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Thursday, November 01, 2012

Jurisprudential homonyms

Today I was writing about the Supreme Court's decision in Hicks v. Miranda, a 1975 Younger abstention case. This, of course, is only the Court's second most-famous Miranda case. This Miranda, who was the plaintiff in the case, owned and operated a theatre in California trying to show "Deep Throat".

This got me thinking: What are some examples of pairs or sets of SCOTUS cases featuring parties with the same or similar names, especially where one case is much more famous than the others. Note that I'm thinking of cases involving different parties who happen to have the same names. So this will not include the multiple habeas cases involving Louie L. Wainwright, the long-time Secretary of the Florida Department of Corrections. Nor will it include Harry Connick, Sr., the long-serving District of Attorney for New Orleans, who helped give us execrable law in both public-employee speech and municipal liability. Different spellings are ok--for example, Ginsberg and Ginzburg.

Have at it in the comments.

Posted by Howard Wasserman on November 1, 2012 at 09:31 AM in Howard Wasserman | Permalink

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Muller v. Oregon and Fox Film v. Muller. But there's probably a reason I remembered those off the top of my head....

Posted by: Derek T. Muller | Nov 1, 2012 9:48:06 AM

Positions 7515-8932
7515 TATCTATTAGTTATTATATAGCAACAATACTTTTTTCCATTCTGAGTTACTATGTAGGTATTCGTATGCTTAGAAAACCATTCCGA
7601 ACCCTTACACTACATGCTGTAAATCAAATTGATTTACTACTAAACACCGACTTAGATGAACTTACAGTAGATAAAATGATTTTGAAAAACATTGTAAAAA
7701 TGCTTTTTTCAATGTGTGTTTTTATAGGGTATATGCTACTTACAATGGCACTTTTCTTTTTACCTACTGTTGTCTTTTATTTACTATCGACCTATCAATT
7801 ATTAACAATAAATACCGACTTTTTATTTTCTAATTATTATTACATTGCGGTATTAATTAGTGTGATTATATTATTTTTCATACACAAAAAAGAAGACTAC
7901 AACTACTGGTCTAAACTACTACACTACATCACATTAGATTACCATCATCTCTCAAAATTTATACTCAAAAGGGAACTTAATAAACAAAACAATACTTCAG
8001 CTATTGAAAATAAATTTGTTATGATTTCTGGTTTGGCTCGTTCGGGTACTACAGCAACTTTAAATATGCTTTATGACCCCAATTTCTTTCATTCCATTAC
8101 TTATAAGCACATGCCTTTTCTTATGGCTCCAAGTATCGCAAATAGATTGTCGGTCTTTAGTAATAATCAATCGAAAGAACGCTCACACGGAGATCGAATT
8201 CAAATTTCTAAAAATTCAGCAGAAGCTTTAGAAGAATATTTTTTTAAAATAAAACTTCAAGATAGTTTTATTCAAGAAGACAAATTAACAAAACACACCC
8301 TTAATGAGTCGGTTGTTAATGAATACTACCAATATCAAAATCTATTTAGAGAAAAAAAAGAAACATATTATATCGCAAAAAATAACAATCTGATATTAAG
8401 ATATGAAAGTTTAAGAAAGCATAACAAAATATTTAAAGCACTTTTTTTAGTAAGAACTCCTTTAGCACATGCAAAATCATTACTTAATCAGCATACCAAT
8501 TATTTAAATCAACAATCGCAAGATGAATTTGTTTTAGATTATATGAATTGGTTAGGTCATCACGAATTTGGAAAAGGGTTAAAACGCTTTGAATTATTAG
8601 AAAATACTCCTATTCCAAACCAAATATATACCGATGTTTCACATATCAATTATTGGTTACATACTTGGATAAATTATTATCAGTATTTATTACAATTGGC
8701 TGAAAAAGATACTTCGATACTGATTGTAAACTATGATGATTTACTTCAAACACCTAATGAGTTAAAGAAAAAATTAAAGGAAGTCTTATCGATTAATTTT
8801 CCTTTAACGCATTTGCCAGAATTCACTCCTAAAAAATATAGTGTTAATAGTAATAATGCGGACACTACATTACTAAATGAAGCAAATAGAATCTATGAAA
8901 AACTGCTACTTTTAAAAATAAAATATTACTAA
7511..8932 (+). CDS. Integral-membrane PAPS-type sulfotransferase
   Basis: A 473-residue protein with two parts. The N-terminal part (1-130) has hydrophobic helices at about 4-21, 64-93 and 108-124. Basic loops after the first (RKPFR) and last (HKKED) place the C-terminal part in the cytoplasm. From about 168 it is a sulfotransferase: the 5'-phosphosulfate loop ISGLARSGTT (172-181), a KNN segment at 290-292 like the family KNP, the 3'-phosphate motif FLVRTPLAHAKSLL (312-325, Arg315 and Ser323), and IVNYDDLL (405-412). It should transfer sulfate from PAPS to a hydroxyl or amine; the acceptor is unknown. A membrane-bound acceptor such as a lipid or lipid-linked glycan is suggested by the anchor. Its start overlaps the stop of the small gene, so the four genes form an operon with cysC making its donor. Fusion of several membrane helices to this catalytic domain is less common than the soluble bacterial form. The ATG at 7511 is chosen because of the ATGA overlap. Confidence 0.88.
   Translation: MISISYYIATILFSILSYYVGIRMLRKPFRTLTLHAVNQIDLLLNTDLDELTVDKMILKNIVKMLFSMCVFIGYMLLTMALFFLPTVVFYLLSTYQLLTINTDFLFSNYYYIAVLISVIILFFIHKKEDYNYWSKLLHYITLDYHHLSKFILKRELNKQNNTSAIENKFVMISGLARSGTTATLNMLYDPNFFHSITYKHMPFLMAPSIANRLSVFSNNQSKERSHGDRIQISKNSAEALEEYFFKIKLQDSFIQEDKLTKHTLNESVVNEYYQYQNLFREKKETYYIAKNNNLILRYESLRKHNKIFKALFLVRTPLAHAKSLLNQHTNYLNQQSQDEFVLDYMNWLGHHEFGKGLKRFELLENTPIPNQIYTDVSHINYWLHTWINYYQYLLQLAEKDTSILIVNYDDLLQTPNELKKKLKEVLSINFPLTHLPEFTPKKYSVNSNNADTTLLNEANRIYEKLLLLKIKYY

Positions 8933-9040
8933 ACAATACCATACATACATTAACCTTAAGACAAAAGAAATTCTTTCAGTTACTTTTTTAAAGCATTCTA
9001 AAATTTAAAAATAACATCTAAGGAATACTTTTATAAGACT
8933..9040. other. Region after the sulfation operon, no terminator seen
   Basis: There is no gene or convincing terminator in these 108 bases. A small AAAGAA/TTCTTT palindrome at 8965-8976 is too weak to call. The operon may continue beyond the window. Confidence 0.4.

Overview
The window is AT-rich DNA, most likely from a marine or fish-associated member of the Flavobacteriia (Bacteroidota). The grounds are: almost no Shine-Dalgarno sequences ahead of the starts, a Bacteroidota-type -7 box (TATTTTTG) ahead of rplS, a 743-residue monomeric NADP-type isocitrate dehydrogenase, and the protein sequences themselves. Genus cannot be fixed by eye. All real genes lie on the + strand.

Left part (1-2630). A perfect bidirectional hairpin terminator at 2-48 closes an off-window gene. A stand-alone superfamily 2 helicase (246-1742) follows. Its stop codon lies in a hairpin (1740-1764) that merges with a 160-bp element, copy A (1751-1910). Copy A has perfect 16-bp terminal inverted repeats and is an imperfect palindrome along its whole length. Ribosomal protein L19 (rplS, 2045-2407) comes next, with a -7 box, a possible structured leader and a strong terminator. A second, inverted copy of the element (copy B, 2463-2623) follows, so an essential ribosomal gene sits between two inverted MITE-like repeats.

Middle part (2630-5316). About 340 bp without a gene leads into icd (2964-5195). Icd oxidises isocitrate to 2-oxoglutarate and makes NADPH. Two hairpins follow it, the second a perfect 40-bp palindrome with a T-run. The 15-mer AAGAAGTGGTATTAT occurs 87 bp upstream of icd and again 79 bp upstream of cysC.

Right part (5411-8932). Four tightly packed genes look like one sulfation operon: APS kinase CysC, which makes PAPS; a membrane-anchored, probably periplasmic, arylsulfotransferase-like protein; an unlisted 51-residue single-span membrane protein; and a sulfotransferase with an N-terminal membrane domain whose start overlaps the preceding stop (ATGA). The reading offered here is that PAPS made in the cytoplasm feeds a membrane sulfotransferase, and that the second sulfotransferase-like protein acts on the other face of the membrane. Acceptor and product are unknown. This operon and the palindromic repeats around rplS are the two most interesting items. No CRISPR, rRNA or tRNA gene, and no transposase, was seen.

Surprisingly not homonyms: Padilla v. Kentucky and Rumsfeld v. Padilla. (Ignore what the Pronouncing Dictionary says: according to Jose Padilla'a family, the preferred pronunciation is puh-DILL-uh.)

Posted by: James Grimmelmann | Nov 1, 2012 10:32:19 AM

The running joke down here was that Jose changed the pronounciation once his was transferred to the Southern District of Florida.

Posted by: Howard Wasserman | Nov 1, 2012 10:50:34 AM

This is slightly different, but when I was interviewing with Justice Ginsburg, she asked me about a case called "Aguilar" or maybe "Aguillard" it was hard to tell (she's quiet). I assumed she was asking about the creation-science case of Edwards v. Aguillard, because that case played a big role in my student note. We talked about this for maybe 5 minutes before it became clear to me that she was talking about Aguilar v. Felton, another church-state case that was before the court at the time. This worried me.

Posted by: Jay Wexler | Nov 1, 2012 11:40:45 AM

The two United States v. Nixon cases, involving Judge Walter and some guy named Dick.

Posted by: Andrew Siegel | Nov 1, 2012 2:49:33 PM

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